Tip: The lender and loan servicer information can usually be found on the lender’s website, in the Application and Solicitation Disclosure every lender is required to present you before you apply for a loan, or on the actual promissory note you must sign. If you don’t recognize the lender or loan servicer, you should call the financial aid office at your school to ask them if they are a reputable organization.

What if the lender doesn’t sell their loans, or package them into financial securities. Everything is fine then, right? If the lender doesn’t sell their loans, or sells them to a buyer that uses the same loan servicer, then you can feel pretty good about things. While there are no guarantees, if the lender uses a reputable loan servicer, then you can feel fairly confident your customer satisfaction is very important to them. The chances that they would jeopardize this by cutting corners with a low-cost, low-quality servicer just to save a few dollars is less likely.

Know Your Lender and Servicer

Knowing who the holder and loan servicer of refinanced student loans are after the loan is made is extremely important. If the lender sells their loans, be sure you know who the buyer is and which loan servicer they use. If you’ve ever had to deal with a company that provides poor customer service, chances are you wouldn’t buy from them again if you didn’t have to. With student loan refinancing it’s even more important, because if you’re unhappy with your loan servicer, the only way to switch is to refinance your loans again.

When you’ve recently entered the workforce, balancing repaying student loans and a budget can be a challenge. This is especially true if you have a standard entry-level salary. As the cost of higher education continues to rise, it becomes increasingly difficult to manage high monthly loan payments. You also need to worry about everyday expenses like rent, car payments, utilities, and groceries. At times, it feels like you have to make a choice between repaying student loans and living your life.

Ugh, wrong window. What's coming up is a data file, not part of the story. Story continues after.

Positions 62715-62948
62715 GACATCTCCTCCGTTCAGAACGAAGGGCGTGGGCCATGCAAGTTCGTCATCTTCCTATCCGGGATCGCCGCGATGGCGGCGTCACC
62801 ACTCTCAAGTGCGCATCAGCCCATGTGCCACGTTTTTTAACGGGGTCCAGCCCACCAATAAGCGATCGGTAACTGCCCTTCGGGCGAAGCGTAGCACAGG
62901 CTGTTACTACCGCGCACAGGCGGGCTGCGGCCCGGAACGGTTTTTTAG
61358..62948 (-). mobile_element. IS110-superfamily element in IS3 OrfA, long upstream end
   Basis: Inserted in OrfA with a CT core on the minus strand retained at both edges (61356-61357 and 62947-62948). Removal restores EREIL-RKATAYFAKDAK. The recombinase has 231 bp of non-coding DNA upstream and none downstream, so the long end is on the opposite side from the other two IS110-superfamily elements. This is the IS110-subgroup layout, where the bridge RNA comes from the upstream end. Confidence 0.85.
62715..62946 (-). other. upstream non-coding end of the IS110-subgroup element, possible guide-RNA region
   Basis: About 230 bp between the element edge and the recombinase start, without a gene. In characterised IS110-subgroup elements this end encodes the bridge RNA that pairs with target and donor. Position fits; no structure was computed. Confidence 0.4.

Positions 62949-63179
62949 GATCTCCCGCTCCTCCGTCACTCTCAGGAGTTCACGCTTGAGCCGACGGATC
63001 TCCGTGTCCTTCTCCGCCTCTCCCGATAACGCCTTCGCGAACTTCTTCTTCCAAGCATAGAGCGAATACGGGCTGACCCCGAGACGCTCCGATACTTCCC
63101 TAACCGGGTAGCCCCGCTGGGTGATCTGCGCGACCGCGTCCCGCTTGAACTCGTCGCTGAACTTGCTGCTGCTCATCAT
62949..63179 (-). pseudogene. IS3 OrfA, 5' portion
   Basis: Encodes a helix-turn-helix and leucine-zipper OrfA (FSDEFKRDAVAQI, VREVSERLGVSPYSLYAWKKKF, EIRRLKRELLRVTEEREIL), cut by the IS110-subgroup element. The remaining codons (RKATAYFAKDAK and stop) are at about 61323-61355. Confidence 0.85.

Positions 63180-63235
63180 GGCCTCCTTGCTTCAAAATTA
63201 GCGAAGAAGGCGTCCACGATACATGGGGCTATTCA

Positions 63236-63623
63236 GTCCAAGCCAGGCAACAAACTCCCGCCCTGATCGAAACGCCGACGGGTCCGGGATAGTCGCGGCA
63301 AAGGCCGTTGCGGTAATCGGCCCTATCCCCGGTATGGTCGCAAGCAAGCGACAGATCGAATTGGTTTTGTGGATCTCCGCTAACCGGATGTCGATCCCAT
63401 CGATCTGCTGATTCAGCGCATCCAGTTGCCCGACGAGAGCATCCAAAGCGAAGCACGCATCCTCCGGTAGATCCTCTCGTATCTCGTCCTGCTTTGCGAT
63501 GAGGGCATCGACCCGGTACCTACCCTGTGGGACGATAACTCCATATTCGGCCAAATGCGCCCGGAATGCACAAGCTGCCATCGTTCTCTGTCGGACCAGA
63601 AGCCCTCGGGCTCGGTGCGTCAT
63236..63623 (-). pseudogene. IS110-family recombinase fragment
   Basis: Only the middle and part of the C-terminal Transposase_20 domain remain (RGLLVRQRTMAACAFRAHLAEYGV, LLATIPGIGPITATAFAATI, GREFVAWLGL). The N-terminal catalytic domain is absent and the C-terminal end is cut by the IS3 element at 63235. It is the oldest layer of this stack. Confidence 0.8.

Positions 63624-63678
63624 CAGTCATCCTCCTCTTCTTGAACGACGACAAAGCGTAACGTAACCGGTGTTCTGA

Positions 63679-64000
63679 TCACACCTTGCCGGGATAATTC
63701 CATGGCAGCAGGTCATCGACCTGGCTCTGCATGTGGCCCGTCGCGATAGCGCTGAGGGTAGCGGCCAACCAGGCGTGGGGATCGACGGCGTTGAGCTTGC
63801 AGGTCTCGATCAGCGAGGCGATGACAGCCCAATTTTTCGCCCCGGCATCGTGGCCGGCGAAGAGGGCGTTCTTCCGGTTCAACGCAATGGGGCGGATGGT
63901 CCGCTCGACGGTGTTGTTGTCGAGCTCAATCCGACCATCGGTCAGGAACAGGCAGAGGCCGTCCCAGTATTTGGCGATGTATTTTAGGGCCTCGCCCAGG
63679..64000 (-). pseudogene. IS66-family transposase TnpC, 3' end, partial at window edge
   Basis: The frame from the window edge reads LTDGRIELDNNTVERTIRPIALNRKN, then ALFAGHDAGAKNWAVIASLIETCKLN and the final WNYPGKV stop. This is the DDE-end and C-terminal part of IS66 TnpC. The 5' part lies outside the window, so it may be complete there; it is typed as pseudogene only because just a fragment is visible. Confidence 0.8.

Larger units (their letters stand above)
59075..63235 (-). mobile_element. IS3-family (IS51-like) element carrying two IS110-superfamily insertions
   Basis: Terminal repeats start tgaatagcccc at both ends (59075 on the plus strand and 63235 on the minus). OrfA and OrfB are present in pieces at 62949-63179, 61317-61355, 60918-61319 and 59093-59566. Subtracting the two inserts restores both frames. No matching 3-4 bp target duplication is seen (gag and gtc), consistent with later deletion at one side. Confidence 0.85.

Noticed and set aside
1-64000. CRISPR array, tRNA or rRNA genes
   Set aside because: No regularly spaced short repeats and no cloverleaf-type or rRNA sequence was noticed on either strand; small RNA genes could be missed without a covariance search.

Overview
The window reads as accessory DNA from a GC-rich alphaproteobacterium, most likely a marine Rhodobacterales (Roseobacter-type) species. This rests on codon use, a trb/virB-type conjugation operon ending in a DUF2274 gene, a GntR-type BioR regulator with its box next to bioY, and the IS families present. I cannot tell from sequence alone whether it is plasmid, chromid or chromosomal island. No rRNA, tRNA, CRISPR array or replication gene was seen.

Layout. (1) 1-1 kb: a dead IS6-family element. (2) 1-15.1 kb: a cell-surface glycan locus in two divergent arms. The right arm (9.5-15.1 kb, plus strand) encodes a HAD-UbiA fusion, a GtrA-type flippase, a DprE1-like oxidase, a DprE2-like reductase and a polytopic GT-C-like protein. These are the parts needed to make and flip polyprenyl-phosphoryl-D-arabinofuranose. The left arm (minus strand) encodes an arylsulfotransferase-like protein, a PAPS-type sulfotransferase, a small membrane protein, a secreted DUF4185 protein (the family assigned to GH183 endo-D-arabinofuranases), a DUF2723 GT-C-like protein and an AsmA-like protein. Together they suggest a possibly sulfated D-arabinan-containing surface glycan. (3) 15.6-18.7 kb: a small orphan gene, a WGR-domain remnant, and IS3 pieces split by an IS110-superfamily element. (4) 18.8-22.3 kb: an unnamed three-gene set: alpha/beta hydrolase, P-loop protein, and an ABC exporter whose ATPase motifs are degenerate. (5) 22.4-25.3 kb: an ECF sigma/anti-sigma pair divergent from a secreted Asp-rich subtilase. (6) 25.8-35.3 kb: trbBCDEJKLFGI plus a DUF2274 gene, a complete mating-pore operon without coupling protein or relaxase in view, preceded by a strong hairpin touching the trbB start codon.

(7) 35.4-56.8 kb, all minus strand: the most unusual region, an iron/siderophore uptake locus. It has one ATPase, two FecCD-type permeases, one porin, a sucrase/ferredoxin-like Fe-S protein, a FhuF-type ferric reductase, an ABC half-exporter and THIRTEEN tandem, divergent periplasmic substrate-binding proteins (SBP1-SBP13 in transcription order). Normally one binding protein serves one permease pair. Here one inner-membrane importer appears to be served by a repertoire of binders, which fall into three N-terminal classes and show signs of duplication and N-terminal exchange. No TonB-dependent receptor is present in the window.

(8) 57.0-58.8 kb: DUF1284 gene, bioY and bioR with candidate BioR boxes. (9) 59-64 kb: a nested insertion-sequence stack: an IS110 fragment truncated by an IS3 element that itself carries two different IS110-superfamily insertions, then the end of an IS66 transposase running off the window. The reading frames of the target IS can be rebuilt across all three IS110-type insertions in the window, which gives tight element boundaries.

No matter what some newspaper columnists might lead you to believe, defaulting on your loans is never a good idea. Instead, tap into that survival instinct you developed in the classroom. Get serious about repaying those student loans – the smart way. Here are five ways to manage your loan payments as a young professional.

Stay in contact with your loan servicers.

There are generally two categories of student loans: federal and private. Regardless of the category, student loan servicers handles billing, payments, customer inquiries, and other administrative services for your loan. Servicers help you navigate loan repayment systems, find the right repayment plan, and answer your student loan questions. If you don’t know who services your federal loans, you can find out at nslds.ed.gov. This site lists all of your federal loans, along with the contact information for your servicer. To obtain contact information for your private loan servicer, review your lender’s website or call their toll-free number.

Know which questions to ask.

The questions you should ask depend on your loan type. For federal loans, ask if you’re on the right payment schedule for your financial situation. There are a variety of repayment options available. Your servicer uses information about your job, income, and federal loan amount borrowed to help you find the repayment plan that’s best for you. Options include payments based on your current income, or payments that increase periodically over the life of your loan. Whichever option you choose, remember to keep a long-term view when making decisions about repayment schedules. Consider the interest implications of any option. Private loans are different. You selected repayment terms at the time of application. Information about your private loan rates, terms, and repayment can be obtained from your private loan servicer. They can also offer information and support throughout the life of your loan.